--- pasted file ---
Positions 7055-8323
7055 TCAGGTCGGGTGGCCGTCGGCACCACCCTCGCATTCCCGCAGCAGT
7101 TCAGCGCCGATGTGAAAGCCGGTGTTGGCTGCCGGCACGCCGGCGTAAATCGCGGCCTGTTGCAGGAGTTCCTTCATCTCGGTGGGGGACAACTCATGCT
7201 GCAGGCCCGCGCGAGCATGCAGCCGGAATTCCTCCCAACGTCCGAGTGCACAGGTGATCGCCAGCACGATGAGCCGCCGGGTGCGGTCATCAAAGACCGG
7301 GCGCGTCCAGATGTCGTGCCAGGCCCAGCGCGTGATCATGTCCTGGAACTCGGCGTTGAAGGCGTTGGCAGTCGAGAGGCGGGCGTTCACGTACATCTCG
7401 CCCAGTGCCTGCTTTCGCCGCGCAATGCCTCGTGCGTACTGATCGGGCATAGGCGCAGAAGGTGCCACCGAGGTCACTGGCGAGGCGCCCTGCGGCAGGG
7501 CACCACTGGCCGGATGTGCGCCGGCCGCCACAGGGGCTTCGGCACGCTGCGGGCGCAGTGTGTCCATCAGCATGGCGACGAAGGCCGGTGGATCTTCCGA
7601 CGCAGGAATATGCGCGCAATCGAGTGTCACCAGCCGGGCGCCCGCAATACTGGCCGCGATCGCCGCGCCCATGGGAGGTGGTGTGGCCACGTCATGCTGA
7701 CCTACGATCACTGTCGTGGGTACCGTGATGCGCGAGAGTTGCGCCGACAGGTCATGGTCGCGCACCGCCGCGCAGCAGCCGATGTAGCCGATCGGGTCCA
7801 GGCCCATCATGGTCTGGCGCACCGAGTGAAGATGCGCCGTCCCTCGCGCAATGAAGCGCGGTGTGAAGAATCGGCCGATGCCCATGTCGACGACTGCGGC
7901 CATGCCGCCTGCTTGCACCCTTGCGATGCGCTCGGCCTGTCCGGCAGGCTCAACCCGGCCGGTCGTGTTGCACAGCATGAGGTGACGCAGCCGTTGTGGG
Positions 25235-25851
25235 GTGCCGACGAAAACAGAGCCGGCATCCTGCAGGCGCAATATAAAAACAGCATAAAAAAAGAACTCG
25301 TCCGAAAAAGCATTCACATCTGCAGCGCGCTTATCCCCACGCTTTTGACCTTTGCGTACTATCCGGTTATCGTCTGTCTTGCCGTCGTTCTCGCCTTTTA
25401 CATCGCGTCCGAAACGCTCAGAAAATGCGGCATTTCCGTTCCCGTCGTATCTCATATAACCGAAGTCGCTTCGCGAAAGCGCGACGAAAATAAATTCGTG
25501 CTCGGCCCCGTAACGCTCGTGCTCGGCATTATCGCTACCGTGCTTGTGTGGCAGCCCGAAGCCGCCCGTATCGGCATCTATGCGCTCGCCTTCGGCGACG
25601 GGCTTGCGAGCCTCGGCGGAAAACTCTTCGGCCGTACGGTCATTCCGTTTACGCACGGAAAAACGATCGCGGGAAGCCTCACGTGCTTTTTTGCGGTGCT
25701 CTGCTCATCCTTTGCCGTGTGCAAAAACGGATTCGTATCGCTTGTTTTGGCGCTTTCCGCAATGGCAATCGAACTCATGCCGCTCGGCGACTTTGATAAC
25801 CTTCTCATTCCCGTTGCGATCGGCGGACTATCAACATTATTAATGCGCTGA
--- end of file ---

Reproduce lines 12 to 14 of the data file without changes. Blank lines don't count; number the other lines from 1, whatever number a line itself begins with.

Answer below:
Positions 25235-25851
25235 GTGCCGACGAAAACAGAGCCGGCATCCTGCAGGCGCAATATAAAAACAGCATAAAAAAAGAACTCG
25301 TCCGAAAAAGCATTCACATCTGCAGCGCGCTTATCCCCACGCTTTTGACCTTTGCGTACTATCCGGTTATCGTCTGTCTTGCCGTCGTTCTCGCCTTTTA